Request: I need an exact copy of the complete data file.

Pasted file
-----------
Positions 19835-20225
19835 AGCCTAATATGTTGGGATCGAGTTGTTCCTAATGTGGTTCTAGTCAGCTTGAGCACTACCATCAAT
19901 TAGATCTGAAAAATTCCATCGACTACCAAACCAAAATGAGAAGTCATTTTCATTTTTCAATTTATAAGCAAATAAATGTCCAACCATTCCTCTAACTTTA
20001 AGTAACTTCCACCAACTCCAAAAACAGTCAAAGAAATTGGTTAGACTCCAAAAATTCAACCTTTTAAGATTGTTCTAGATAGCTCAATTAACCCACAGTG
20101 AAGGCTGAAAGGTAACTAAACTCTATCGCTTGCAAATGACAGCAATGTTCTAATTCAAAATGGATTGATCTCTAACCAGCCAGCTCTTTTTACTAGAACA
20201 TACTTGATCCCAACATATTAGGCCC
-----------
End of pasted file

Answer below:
Positions 19835-20225
19835 AGCCTAATATGTTGGGATCGAGTTGTTCCTAATGTGGTTCTAGTCAGCTTGAGCACTACCATCAAT
19901 TAGATCTGAAAAATTCCATCGACTACCAAACCAAAATGAGAAGTCATTTTCATTTTTCAATTTATAAGCAAATAAATGTCCAACCATTCCTCTAACTTTA
20001 AGTAACTTCCACCAACTCCAAAAACAGTCAAAGAAATTGGTTAGACTCCAAAAATTCAACCTTTTAAGATTGTTCTAGATAGCTCAATTAACCCACAGTG
20101 AAGGCTGAAAGGTAACTAAACTCTATCGCTTGCAAATGACAGCAATGTTCTAATTCAAAATGGATTGATCTCTAACCAGCCAGCTCTTTTTACTAGAACA
20201 TACTTGATCCCAACATATTAGGCCC